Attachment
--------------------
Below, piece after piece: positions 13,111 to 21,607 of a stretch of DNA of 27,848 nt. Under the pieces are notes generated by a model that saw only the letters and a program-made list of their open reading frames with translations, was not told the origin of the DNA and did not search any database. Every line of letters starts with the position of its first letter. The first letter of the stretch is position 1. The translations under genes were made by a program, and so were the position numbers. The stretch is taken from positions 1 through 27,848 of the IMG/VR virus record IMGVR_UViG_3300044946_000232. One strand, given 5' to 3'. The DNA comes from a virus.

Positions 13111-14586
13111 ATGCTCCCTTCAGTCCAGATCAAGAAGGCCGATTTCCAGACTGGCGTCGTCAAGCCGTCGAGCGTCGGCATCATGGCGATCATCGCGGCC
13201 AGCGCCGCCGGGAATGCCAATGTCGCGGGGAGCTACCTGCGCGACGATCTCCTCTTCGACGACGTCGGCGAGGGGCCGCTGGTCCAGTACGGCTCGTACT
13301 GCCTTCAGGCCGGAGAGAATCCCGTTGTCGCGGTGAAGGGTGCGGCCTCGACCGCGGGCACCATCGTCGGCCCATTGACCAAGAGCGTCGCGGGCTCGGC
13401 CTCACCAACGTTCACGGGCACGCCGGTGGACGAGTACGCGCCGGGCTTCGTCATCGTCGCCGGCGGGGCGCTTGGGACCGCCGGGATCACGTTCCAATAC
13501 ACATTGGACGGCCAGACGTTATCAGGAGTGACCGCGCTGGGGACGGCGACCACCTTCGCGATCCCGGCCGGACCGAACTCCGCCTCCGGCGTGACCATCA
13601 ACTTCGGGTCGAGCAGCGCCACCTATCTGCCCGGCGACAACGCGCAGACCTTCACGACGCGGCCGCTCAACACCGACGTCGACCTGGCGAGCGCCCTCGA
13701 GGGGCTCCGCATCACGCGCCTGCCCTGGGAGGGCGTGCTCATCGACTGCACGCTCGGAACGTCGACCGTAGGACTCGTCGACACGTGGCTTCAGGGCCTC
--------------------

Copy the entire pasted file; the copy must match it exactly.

Below, piece after piece: positions 13,111 to 21,607 of a stretch of DNA of 27,848 nt. Under the pieces are notes generated by a model that saw only the letters and a program-made list of their open reading frames with translations, was not told the origin of the DNA and did not search any database. Every line of letters starts with the position of its first letter. The first letter of the stretch is position 1. The translations under genes were made by a program, and so were the position numbers. The stretch is taken from positions 1 through 27,848 of the IMG/VR virus record IMGVR_UViG_3300044946_000232. One strand, given 5' to 3'. The DNA comes from a virus.

Positions 13111-14586
13111 ATGCTCCCTTCAGTCCAGATCAAGAAGGCCGATTTCCAGACTGGCGTCGTCAAGCCGTCGAGCGTCGGCATCATGGCGATCATCGCGGCC
13201 AGCGCCGCCGGGAATGCCAATGTCGCGGGGAGCTACCTGCGCGACGATCTCCTCTTCGACGACGTCGGCGAGGGGCCGCTGGTCCAGTACGGCTCGTACT
13301 GCCTTCAGGCCGGAGAGAATCCCGTTGTCGCGGTGAAGGGTGCGGCCTCGACCGCGGGCACCATCGTCGGCCCATTGACCAAGAGCGTCGCGGGCTCGGC
13401 CTCACCAACGTTCACGGGCACGCCGGTGGACGAGTACGCGCCGGGCTTCGTCATCGTCGCCGGCGGGGCGCTTGGGACCGCCGGGATCACGTTCCAATAC
13501 ACATTGGACGGCCAGACGTTATCAGGAGTGACCGCGCTGGGGACGGCGACCACCTTCGCGATCCCGGCCGGACCGAACTCCGCCTCCGGCGTGACCATCA
13601 ACTTCGGGTCGAGCAGCGCCACCTATCTGCCCGGCGACAACGCGCAGACCTTCACGACGCGGCCGCTCAACACCGACGTCGACCTGGCGAGCGCCCTCGA
13701 GGGGCTCCGCATCACGCGCCTGCCCTGGGAGGGCGTGCTCATCGACTGCACGCTCGGAACGTCGACCGTAGGACTCGTCGACACGTGGCTTCAGGGCCTC